As introduced yesterday, a great annual festival took place in Douala this week-end. It is called the Ngondo festival and it gathers all the Sawa people (people from the Atlantic coast).
Many events have been surrounding this animist celebration dedicated to the "Jengu" or "Ondine", the gods from the Wouri river : dances from each tribes of the City, traditional fighting, a traditional Miss election, etc...
The climax of the celebration occured this morning when hundreds of thousand people are gathering to the river banks to watch the elected diver disappear under the water for 5 to 10 minutes (don't ask me how...) to collect the message from the ancestors in a large basket and bring it to the traditional chieves of Douala who will translate it to normal Human Being. According to the message collected in the sacred basket, the ancestor told the chieves to find a way to work closer in peace in 2007.
According to what I understood (since the border between people, tribes, villages and suburbs are really complex), the chieves are ruling a local community. Each of them is protected by a kind of honorific guard during special events like this one and is living in a large house with a dedicated place to welcome ceremonies or visitors.
For instance, I met earlier in the morning, René Douala Manga Bell, prince of Bali, one of the many suburb in Douala downtown. I also discovered that Prince Manga Bell had a palace located in Douala itself and ornated with many symbols (lions, crocodiles, a kind of magic key, etc...). Each suburb has a kind of traditional chief getting his power from his father.
Like the one presented this morning, this character dressed with some Wouri grass is part of the official guard keeping the diver presented yeasterday safe. They really embody the ancient traditionnal spirit of this event.
The Sawa people originally set up the Ngondo general assembly of the different people from the littoral to ensure peace between the different components of the people. Among other purposes, the Ngondo was an opportunity to make justice. For instance, the "Deido" (one suburb of Douala) prince Eyum Ebele was sentenced to death in 1876. Ndumbe Lobe, the king ruling over the "Bell" suburb was also judged for having locked a women. That assembly was forbiden at several occasion during the German colonisation, the French one, then under the first Independant Cameroon President Ahidjo. This festival of all the Sawa people was restored in 1991.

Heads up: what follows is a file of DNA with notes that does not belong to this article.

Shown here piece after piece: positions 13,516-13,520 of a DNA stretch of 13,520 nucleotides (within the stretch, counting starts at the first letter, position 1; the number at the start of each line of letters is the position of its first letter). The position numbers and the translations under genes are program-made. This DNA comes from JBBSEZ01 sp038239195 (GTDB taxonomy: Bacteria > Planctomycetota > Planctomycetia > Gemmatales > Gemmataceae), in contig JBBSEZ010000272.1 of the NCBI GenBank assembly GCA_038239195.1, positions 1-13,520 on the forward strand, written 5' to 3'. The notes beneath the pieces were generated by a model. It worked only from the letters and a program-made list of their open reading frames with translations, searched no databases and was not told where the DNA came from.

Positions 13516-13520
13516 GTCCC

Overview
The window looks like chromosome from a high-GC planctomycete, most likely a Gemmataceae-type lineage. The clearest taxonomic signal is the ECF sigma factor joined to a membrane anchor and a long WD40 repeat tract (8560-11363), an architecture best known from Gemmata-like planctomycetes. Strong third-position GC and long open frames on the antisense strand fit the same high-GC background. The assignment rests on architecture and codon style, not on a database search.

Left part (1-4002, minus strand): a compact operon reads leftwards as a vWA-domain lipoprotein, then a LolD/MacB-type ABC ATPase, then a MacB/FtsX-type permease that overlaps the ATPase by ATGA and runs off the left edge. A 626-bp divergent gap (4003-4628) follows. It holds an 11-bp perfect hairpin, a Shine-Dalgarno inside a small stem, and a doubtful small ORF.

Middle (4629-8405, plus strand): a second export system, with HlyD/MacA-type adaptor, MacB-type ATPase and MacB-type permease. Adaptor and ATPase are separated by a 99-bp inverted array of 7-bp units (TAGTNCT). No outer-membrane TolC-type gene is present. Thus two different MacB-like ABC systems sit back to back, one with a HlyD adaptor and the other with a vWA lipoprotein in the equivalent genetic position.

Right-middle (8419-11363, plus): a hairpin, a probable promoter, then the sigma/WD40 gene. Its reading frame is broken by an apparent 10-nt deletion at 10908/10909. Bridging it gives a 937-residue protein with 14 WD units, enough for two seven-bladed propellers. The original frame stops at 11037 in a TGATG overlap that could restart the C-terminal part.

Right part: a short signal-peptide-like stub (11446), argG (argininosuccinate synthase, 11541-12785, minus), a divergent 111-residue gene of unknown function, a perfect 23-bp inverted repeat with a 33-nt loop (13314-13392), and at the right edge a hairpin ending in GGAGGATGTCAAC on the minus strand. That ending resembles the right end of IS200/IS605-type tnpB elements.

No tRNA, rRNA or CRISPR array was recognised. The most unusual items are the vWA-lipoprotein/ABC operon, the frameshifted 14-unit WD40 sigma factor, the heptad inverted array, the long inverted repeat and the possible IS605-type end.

Critiques | Translate
sebcz (2345) 2006-12-06 3:33
Your DoF control resulted in a great separation from the background, the quality is just terrific. A horn on the head? Funny and interesting, TFS,
feather (51130) 2006-12-06 8:47
This is a fscinating series Steven. I can't think how I have not met your work before. The composition is excellent so the guard has space in front of him. Your long lens and wide aperture have done a great job to isolate the man from the background.
It looks as if he can walk in water :D
Ulishna (2268) 2006-12-06 10:08
thanks for interesting note and very good photo of this man. Excellent work!
Albrecht (11279) 2006-12-06 13:36
Very special people;very special clothes and interesting note.
Good picture and use of DOF and good colours too. Thanks for sharing
arturo (31) 2007-03-28 18:18
the person on your photograph seems to wave goodbye...nice work with your lense, i also like the glare on the dark surface...an interesting note especially as Christianity took over the so called "pagan" ceremonies in Europe giving us only a little bit of room for "myths and legends"...10 minutes is a hell lot of time..a top trained free diver can do more then 8 minutes...it is called apnea...i could do over 3 minutes after a bit of a training...cheers, arturo
- Copyright: Steven Le Vourc'h (Curioso) (9271)
- Genre: People
- Medium: Color
- Date Taken: 2006-12-03
- Categories: Festivals
- Camera: Canon EOS 20D, Canon EF 100-400mm f/4.5-5.6 L USM IS, Digital RAW, Hama UV 77 mm
- Exposure: f/5.6, 1/500 seconds
- More Photo Info: view
- Photo Version: Original Version
- Travelogue: LIVING IN CAMEROON
- Theme(s): Traditional Costumes of Africa II [view contributor(s)]
- Date Submitted: 2006-12-05 16:23
- Favorites: 1 [view]